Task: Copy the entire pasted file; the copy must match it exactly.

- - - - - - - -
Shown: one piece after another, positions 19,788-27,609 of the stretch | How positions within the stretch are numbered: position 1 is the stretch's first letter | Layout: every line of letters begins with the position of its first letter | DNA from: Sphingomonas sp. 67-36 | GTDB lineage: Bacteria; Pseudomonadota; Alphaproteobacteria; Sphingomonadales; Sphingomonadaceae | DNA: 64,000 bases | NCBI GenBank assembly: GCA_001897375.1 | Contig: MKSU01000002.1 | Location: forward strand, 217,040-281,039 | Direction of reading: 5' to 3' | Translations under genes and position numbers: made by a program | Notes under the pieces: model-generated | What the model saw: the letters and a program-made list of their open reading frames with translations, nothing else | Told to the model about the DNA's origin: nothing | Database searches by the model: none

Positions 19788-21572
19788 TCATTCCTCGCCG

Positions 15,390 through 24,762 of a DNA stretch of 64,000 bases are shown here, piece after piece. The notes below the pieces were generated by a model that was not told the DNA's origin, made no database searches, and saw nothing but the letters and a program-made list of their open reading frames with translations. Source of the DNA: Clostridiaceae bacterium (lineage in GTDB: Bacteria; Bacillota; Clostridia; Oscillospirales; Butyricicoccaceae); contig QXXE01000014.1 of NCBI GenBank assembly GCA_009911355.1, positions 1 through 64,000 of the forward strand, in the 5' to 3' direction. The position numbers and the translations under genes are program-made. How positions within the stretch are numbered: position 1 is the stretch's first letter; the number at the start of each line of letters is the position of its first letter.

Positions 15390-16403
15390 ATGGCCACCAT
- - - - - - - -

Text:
Shown: one piece after another, positions 19,788-27,609 of the stretch | How positions within the stretch are numbered: position 1 is the stretch's first letter | Layout: every line of letters begins with the position of its first letter | DNA from: Sphingomonas sp. 67-36 | GTDB lineage: Bacteria; Pseudomonadota; Alphaproteobacteria; Sphingomonadales; Sphingomonadaceae | DNA: 64,000 bases | NCBI GenBank assembly: GCA_001897375.1 | Contig: MKSU01000002.1 | Location: forward strand, 217,040-281,039 | Direction of reading: 5' to 3' | Translations under genes and position numbers: made by a program | Notes under the pieces: model-generated | What the model saw: the letters and a program-made list of their open reading frames with translations, nothing else | Told to the model about the DNA's origin: nothing | Database searches by the model: none

Positions 19788-21572
19788 TCATTCCTCGCCG

Positions 15,390 through 24,762 of a DNA stretch of 64,000 bases are shown here, piece after piece. The notes below the pieces were generated by a model that was not told the DNA's origin, made no database searches, and saw nothing but the letters and a program-made list of their open reading frames with translations. Source of the DNA: Clostridiaceae bacterium (lineage in GTDB: Bacteria; Bacillota; Clostridia; Oscillospirales; Butyricicoccaceae); contig QXXE01000014.1 of NCBI GenBank assembly GCA_009911355.1, positions 1 through 64,000 of the forward strand, in the 5' to 3' direction. The position numbers and the translations under genes are program-made. How positions within the stretch are numbered: position 1 is the stretch's first letter; the number at the start of each line of letters is the position of its first letter.

Positions 15390-16403
15390 ATGGCCACCAT